Travels on the Silk Roads
Towards the end of the thirteenth century, an Asian contemporary of Marco Polo travelled from today’s Beijing through Baghdad to medieval Rome and Paris. Rabban Sauma, as this extraordinary traveler was named, started his journey initially as a Nestorian monk to become an envoi of the Mongol IlKhan. Disembarking at the great harbor of Naples in 1287, Rabban Sauma recorded his extraordinary journey in a travelogue. Who was this reverse Marco Polo? And why did Rabban Sauma visit Europe’s rulers and kings? What did this monk of the Church of the East have in common with Europe, and why was his monumental journey from Asia to Europe so quickly forgotten?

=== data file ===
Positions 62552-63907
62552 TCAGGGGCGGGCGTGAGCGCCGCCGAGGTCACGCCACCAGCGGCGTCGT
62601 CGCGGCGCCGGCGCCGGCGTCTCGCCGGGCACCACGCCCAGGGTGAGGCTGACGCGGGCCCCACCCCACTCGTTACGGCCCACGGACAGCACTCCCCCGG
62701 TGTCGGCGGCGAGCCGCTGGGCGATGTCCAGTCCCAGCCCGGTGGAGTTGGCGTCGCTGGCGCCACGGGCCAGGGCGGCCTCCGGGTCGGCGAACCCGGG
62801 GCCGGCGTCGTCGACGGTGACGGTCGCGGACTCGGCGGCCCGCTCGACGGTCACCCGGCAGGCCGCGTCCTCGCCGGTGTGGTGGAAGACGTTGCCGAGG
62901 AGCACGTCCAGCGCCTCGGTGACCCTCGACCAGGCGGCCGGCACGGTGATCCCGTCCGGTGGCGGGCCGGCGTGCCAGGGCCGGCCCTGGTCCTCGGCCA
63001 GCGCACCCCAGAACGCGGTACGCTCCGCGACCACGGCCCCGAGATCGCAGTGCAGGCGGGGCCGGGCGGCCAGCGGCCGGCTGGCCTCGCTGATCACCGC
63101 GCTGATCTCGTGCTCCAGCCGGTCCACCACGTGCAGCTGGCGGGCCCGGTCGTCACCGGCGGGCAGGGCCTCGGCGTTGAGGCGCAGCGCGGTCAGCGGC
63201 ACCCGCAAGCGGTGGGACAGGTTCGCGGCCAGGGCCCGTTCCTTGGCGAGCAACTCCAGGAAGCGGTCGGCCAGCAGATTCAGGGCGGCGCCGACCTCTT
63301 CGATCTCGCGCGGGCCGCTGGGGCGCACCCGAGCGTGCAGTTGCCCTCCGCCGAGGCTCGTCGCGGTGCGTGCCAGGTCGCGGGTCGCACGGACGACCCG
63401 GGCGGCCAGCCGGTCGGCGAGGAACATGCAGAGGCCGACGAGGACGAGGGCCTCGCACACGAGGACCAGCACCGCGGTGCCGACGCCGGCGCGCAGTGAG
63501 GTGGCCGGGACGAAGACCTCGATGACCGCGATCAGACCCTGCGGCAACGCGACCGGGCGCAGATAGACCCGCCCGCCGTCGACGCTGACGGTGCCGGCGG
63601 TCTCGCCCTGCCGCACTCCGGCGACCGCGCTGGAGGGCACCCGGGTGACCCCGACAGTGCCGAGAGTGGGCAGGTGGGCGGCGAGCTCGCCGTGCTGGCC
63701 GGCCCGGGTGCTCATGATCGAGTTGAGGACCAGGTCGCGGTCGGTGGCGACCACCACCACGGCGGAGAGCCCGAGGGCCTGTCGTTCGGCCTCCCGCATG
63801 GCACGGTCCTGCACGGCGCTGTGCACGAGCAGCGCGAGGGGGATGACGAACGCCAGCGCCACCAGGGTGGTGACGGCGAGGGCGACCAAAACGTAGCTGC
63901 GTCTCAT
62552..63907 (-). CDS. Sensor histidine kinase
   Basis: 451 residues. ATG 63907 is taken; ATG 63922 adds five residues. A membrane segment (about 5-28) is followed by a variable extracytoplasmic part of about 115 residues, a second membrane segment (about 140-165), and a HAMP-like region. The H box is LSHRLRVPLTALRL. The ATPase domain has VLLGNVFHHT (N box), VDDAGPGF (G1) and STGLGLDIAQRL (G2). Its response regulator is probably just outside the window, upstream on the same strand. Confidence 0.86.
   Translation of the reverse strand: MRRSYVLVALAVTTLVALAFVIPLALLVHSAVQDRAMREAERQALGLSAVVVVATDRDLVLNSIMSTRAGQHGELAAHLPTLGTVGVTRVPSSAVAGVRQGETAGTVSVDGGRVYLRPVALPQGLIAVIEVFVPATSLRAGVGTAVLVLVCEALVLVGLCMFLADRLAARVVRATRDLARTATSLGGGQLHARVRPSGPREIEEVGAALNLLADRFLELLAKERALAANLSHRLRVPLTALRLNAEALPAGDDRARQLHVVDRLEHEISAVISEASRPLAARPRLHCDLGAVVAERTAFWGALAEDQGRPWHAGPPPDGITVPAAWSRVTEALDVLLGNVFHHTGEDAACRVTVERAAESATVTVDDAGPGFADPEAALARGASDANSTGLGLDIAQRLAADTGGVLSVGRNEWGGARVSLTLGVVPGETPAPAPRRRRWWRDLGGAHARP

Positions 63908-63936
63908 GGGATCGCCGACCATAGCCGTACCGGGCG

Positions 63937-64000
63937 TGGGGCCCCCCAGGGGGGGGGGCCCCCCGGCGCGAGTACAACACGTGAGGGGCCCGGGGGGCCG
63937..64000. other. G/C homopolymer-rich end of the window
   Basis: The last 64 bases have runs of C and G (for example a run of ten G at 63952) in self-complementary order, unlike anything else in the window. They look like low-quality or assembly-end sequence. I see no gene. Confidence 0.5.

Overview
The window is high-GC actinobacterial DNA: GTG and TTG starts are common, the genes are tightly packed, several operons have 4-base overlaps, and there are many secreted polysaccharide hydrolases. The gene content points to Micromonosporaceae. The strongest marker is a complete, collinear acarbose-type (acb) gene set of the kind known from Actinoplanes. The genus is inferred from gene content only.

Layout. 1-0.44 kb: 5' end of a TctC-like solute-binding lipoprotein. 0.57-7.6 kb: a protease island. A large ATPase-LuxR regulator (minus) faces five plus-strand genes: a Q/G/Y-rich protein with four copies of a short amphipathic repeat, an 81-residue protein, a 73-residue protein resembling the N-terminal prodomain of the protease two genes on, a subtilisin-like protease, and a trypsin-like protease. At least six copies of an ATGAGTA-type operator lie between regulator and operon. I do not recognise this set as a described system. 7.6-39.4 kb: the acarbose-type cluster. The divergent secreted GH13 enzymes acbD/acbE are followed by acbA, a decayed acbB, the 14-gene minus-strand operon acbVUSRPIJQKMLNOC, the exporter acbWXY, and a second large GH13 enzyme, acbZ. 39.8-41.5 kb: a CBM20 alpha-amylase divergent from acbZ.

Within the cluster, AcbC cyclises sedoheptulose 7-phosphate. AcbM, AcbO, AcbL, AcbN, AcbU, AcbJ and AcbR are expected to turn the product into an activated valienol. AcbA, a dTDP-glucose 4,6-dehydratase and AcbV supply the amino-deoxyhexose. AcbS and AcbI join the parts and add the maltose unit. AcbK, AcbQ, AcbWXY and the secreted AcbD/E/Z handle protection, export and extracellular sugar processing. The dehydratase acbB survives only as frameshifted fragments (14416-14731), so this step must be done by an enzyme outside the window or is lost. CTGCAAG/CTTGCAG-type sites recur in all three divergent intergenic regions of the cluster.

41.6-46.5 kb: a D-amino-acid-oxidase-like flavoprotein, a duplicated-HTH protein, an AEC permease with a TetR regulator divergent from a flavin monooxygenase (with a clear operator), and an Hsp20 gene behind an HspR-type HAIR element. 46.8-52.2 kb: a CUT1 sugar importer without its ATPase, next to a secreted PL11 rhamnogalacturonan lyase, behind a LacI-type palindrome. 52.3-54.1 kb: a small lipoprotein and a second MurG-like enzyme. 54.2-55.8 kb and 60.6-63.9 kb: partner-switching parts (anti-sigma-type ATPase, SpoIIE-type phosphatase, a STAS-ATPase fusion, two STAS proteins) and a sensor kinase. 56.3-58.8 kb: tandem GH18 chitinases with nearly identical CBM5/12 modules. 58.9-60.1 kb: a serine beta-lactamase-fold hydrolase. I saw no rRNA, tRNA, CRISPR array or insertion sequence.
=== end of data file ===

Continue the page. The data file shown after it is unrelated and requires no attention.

Tjalling Halbertsma is Director International of the Centre for East Asian Studies Groningen (CEASG) and professor by special appointment of East Asian Studies, with a focus on modern day Mongolia. He is author of a number of travelogues on his travels in Mongolia and China, and numerous popular science publications. His latest publication concerns the first Dutch language text on Buddhism published as De predikant and the boeddha (Bornmeer 2019).